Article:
Sega may have dropped out of the console business with the death of the Dreamcast in 2001, but there’s at least one place where its systems have lived on well beyond their expected lifespans: Brazil. Thanks to its deal with a local toy manufacturer, Tectoy, Sega beat Nintendo to market in Brazil in the early ’90s and captured one of the world’s biggest gaming audiences. With Sega’s blessing, Tectoy produced versions of both the Master System (Sega’s 8-bit equivalent to the NES) and the Mega Drive (known in the US as the Sega Genesis) throughout the ’90s and well into the ’00s, even though those systems had been dead for years elsewhere in the world. Tectoy is still selling its modernized Master System, which was released 22 years after the console debuted in Brazil, and now it’s taking preorders for a new “limited edition” Mega Drive that might look familiar to anyone who grew up in a Sega household.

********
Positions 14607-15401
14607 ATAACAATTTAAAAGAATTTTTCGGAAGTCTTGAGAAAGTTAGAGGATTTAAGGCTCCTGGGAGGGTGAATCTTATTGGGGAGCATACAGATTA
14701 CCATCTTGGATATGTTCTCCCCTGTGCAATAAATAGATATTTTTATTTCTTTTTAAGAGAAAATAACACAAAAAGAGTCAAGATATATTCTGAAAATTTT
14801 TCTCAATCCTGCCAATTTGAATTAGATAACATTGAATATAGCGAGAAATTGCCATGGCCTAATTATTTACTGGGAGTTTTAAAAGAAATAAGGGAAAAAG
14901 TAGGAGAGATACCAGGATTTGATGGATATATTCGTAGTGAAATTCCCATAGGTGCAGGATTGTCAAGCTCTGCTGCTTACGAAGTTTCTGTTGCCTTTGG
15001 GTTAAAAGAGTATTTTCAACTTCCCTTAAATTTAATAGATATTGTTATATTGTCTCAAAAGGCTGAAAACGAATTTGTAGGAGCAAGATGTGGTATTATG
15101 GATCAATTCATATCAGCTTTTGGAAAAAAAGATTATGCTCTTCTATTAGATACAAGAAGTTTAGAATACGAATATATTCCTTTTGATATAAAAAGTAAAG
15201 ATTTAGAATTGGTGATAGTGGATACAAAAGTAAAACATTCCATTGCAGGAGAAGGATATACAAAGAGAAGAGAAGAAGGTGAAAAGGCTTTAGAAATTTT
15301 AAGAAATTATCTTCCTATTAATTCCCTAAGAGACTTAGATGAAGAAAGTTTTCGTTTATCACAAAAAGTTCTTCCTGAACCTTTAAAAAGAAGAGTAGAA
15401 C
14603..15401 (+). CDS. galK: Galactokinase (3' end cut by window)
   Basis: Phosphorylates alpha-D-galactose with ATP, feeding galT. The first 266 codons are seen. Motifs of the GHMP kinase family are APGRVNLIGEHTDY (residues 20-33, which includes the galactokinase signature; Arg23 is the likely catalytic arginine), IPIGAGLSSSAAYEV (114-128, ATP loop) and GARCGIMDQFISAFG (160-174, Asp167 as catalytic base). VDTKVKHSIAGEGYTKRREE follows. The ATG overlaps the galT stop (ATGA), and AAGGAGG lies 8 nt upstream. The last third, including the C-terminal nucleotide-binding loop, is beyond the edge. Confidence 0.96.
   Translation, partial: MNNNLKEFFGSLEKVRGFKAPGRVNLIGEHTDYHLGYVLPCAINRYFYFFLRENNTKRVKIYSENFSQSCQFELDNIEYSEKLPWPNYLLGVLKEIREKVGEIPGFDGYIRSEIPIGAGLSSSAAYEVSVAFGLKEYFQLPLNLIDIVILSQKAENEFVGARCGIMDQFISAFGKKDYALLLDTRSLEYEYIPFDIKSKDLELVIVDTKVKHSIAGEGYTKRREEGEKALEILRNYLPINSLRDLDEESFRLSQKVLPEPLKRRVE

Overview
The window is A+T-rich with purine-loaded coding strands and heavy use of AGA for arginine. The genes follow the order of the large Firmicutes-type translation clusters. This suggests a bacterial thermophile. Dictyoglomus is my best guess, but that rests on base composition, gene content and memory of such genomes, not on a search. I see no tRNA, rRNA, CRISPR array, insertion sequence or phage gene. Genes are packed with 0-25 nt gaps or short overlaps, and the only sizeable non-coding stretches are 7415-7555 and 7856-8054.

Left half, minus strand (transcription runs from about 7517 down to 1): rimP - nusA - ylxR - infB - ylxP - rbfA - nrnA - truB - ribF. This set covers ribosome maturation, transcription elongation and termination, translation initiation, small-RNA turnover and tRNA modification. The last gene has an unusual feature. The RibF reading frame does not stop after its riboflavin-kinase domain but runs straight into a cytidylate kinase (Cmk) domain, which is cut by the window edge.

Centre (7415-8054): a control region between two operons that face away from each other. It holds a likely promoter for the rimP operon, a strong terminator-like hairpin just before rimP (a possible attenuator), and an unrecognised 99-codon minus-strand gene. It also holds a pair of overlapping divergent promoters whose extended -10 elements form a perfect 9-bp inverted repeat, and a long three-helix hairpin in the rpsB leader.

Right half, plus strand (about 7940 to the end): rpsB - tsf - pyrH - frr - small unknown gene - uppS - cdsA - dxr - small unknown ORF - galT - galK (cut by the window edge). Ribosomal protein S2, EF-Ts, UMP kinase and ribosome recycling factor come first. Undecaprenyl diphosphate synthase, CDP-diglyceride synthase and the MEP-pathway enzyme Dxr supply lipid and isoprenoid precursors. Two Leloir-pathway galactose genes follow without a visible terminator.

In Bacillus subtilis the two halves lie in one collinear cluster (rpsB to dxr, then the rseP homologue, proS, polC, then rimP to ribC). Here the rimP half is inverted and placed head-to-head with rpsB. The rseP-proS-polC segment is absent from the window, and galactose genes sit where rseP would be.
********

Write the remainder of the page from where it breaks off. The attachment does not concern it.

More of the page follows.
This new old Mega Drive is designed to look like the original model in all its chunky, retro-futuristic glory, right down to the headphone jack and accompanying volume controls built into the front. Unlike its last version of the Mega Drive, which came with a 16-bit Guitar Hero knockoff, this throwback is packing a cartridge slot for your original game tapes and an SD card reader that allows it to load 22 pre-programmed games (and any more you might want to add yourself, if you’re a filthy pirate). The console and a controller costs 400 Brazilian Real, which is around $125, but there doesn’t appear to be a way to have it shipped stateside directly from Tectoy’s website.
Of course, Americans can easily get their hands on a tiny modern Genesis console, which also includes a cartridge slot, for $50. The difference would be in the look of the system and how well it replicates these classic games. The current model, known as the AtGames Classic Game Console, uses emulation software running on the equivalent of a crappy Android phone to play your Genesis games, and while they look and feel alright, the sound is way off. In an FAQ on its website, Tectoy claims its new Mega Drive is not an emulator, but is instead using computer components that are as close to the original console’s guts as possible. If that’s true, this could be a fun little curio for collectors, assuming they’re able to get one out of Brazil. For everyone else, there’s always the Genesis Classics Collection on Steam.